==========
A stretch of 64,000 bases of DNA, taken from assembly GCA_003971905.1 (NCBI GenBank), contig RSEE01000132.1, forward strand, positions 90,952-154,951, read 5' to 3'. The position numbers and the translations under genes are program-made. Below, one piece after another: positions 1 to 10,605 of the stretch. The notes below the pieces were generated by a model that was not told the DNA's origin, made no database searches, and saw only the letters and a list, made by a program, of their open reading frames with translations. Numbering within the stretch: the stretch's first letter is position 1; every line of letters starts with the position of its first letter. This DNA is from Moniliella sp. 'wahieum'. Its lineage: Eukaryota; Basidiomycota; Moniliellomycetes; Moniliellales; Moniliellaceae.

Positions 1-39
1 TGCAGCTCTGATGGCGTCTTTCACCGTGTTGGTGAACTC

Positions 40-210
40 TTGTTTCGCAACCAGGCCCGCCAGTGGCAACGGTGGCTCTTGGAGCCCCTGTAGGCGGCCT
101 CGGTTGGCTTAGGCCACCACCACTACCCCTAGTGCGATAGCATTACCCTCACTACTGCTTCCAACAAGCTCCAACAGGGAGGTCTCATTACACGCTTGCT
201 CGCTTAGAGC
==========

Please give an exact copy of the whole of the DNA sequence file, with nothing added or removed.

A stretch of 64,000 bases of DNA, taken from assembly GCA_003971905.1 (NCBI GenBank), contig RSEE01000132.1, forward strand, positions 90,952-154,951, read 5' to 3'. The position numbers and the translations under genes are program-made. Below, one piece after another: positions 1 to 10,605 of the stretch. The notes below the pieces were generated by a model that was not told the DNA's origin, made no database searches, and saw only the letters and a list, made by a program, of their open reading frames with translations. Numbering within the stretch: the stretch's first letter is position 1; every line of letters starts with the position of its first letter. This DNA is from Moniliella sp. 'wahieum'. Its lineage: Eukaryota; Basidiomycota; Moniliellomycetes; Moniliellales; Moniliellaceae.

Positions 1-39
1 TGCAGCTCTGATGGCGTCTTTCACCGTGTTGGTGAACTC

Positions 40-210
40 TTGTTTCGCAACCAGGCCCGCCAGTGGCAACGGTGGCTCTTGGAGCCCCTGTAGGCGGCCT
101 CGGTTGGCTTAGGCCACCACCACTACCCCTAGTGCGATAGCATTACCCTCACTACTGCTTCCAACAAGCTCCAACAGGGAGGTCTCATTACACGCTTGCT
201 CGCTTAGAGC